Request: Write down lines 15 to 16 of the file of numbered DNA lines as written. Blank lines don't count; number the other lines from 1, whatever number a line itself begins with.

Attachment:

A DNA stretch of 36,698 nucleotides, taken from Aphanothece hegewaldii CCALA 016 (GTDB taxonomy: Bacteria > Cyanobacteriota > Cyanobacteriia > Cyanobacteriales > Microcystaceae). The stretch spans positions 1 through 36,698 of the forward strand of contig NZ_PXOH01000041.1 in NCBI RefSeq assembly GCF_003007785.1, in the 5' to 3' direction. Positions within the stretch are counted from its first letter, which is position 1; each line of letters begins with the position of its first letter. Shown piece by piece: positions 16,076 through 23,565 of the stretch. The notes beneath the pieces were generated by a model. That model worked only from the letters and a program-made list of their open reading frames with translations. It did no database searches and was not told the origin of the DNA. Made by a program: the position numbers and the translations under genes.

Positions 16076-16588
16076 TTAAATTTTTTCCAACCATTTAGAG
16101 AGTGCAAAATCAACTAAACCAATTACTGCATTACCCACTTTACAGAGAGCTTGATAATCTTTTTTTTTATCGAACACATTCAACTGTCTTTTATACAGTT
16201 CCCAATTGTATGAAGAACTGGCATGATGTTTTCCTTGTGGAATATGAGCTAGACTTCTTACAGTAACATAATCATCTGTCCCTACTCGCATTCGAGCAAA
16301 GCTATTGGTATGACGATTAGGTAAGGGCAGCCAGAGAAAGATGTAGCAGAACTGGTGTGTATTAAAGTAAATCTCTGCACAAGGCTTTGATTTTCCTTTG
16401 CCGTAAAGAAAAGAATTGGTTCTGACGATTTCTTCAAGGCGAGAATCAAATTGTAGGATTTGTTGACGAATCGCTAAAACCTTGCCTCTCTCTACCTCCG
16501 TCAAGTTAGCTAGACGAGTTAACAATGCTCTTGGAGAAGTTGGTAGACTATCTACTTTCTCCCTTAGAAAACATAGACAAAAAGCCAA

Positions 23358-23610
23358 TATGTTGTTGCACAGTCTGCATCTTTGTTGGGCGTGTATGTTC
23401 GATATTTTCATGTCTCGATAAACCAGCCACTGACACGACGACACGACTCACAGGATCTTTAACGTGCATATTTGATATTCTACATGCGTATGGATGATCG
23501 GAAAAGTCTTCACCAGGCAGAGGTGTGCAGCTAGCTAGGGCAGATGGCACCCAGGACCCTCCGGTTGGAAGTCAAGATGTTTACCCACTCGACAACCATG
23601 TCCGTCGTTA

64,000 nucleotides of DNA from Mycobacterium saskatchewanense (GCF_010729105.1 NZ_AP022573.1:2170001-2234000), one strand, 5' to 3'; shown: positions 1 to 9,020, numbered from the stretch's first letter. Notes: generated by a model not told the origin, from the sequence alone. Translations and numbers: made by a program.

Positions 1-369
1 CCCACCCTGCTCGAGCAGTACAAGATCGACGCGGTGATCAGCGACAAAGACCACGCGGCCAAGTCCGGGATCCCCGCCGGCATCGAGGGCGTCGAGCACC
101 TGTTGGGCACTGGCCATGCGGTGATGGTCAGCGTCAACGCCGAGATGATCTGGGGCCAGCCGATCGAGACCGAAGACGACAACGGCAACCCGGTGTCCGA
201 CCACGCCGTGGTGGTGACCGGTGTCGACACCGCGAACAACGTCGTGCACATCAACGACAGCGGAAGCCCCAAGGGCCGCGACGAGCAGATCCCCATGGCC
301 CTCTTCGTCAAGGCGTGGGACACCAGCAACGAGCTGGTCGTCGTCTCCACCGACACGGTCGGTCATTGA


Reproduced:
Positions 1-369
1 CCCACCCTGCTCGAGCAGTACAAGATCGACGCGGTGATCAGCGACAAAGACCACGCGGCCAAGTCCGGGATCCCCGCCGGCATCGAGGGCGTCGAGCACC